Do enjoy the rest of your day, sir.

    1. But do your readers read that page before leaving a comment, Renard? Given that I hear so many bloggers say they don’t even have the time to leave a comment, let alone read a blog post in its entirety, I wonder if it would be more noticeable in a reusable block at the end of every blog post? What do you think? I’d be interested in knowing how many would follow a policy on leaving comments. You’re the first blogger I know who has mentioned they have one. However, there may be other bloggers who also have a similar policy which perhaps I’ve not seen or noticed before.

      Glad it’s worked out well for you, though. That’s excellent news. I wonder if an internet troll would take any notice of one? Knowing the kind of creatures they are, probably not.

      1. 🙂 In all honesty, there would be those who would read someone’s “Commenting Policy” before commenting and there would be those people who would ignore it entirely.

        Hugh, the idea of using a reusable block with the intention of receiving quality comments — the type of comments that adds value to the topic that was discussed via a blog post is a wonderful idea.

        Trolls, on the other hand, have one specific job; which is to make the lives of bloggers miserable (Those types of people will ignore the “Comments Policy” page).

        1. Something to think about with regards the reusable block then, Renard? I’m always trying to get readers to leave comments which I can reply to with more than just a ‘thank you.’ I may try out something next week. Watch this space.

  15. Thanks for the link, Hugh. Straightforward spammers are easily deleted. Inappropriate comments also… it is, after all, your blog and you decide what should appear on it. While I have no objection to a rational argument in the comments, I will not permit personal attacks or insults of any kind.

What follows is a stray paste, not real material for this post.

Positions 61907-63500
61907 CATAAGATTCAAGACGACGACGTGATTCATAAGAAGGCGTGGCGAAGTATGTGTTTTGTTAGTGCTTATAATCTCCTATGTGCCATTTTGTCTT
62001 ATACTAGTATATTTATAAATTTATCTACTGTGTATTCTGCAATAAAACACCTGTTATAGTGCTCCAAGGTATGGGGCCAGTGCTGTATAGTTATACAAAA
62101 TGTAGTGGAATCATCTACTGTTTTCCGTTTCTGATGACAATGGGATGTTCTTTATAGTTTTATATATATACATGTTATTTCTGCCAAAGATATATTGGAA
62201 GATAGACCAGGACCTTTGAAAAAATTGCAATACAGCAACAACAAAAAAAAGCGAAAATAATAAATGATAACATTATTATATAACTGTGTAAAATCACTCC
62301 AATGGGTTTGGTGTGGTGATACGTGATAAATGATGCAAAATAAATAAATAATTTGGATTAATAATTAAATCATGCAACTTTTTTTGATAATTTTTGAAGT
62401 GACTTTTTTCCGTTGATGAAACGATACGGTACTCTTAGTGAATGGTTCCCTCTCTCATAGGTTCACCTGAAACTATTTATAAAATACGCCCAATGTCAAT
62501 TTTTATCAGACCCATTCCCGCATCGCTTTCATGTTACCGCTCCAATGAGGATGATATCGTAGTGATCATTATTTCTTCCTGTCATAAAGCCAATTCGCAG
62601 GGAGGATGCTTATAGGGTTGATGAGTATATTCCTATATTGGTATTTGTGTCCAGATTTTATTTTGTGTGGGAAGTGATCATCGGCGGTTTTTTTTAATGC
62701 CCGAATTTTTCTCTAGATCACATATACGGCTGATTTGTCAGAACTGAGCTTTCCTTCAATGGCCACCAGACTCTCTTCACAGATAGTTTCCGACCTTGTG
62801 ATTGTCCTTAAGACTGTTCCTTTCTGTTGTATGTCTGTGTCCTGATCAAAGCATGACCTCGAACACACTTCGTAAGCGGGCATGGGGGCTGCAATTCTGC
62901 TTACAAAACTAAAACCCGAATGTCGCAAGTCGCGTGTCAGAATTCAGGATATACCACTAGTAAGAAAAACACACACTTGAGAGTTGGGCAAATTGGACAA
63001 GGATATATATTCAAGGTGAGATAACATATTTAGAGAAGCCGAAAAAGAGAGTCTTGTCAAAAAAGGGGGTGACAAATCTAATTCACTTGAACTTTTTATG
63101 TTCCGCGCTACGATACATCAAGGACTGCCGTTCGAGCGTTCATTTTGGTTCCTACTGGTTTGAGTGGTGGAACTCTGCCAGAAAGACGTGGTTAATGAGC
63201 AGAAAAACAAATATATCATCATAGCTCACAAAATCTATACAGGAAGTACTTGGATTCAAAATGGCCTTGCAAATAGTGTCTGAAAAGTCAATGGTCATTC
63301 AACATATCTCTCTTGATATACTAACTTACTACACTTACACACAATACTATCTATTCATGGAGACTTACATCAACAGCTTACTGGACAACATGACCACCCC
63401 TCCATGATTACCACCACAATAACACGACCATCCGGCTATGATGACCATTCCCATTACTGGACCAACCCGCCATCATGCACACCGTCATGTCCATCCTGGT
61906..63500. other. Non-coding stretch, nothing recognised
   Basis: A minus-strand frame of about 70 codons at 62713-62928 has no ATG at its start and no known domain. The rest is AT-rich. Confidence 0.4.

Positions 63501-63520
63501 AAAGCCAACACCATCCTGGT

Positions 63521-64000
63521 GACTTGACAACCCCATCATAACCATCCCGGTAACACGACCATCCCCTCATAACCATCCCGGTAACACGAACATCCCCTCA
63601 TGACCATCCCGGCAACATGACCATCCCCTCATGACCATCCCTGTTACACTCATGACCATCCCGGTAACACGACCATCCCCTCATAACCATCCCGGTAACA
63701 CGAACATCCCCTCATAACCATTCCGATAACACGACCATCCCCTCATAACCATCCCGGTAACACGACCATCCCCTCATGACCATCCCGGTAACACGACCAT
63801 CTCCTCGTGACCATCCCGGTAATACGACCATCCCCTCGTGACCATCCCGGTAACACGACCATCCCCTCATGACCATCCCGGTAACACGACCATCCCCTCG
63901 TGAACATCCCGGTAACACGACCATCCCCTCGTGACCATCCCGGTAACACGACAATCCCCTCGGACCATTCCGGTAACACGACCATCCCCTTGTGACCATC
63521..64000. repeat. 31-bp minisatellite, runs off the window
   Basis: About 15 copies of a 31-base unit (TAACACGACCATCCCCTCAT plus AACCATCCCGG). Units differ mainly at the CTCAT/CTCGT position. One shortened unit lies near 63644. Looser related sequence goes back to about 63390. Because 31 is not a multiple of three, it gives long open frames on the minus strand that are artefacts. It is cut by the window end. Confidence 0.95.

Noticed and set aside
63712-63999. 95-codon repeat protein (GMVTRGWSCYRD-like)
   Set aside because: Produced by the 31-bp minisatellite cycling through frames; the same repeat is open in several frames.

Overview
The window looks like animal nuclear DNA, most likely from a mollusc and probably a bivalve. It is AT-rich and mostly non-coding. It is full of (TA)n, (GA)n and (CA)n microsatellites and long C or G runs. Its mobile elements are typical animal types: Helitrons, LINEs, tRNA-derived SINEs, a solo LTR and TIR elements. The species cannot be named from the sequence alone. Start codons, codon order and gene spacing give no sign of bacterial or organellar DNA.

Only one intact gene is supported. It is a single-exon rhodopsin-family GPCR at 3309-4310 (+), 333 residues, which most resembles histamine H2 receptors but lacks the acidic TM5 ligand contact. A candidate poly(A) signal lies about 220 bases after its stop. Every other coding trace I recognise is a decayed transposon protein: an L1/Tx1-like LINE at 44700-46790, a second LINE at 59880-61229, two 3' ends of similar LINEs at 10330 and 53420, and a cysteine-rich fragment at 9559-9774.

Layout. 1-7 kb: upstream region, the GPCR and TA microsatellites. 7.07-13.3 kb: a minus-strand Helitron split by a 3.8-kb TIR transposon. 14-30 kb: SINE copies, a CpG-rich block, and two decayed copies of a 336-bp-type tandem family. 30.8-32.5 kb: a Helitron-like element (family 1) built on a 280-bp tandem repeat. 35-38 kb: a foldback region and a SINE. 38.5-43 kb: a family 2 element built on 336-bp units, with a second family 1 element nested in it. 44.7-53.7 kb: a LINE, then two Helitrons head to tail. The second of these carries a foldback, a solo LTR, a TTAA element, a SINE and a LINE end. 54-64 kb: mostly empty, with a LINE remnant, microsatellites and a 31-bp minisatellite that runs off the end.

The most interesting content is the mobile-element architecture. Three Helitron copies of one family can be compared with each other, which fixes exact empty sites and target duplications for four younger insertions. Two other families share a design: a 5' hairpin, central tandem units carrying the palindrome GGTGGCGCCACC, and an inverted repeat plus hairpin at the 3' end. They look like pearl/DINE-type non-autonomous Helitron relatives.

The troll, however, is an insidious beast and I have known excellent writers close their blogs because of their sheer persistence and nastiness. I have had only one truly nasty encounter in over nine years of blogging. I broke the rules and responded… but not in the way the creature expected 😉 https://wp.me/s1wss8-reaction

    1. You’re welcome, Sue.

      Thanks for the link to the response you sent a troll. Did the troll contact you via a comment, via your contact me page, or was it by email? I’m curious as to what methods they use, although I expect they will use whatever method they can.

      It’s a shame that some writers choose to close their blog because they’ve either got involved in an argument with an internet troll or because they could not cope with the comments the troll was sending. I’ve seen the same thing happen on social media too. In fact, I believe social media is the epicentre of where most internet trolls set up home.

      1. The troll emailed me directly, which gave me their email address. A quick search found the person, and I use the term loosely, was adept at leaving comments from scathing to utterly nasty on a number of blogs. My only response was the anonymous, blanket response that I published. Having spammed their email, I never heard from them again.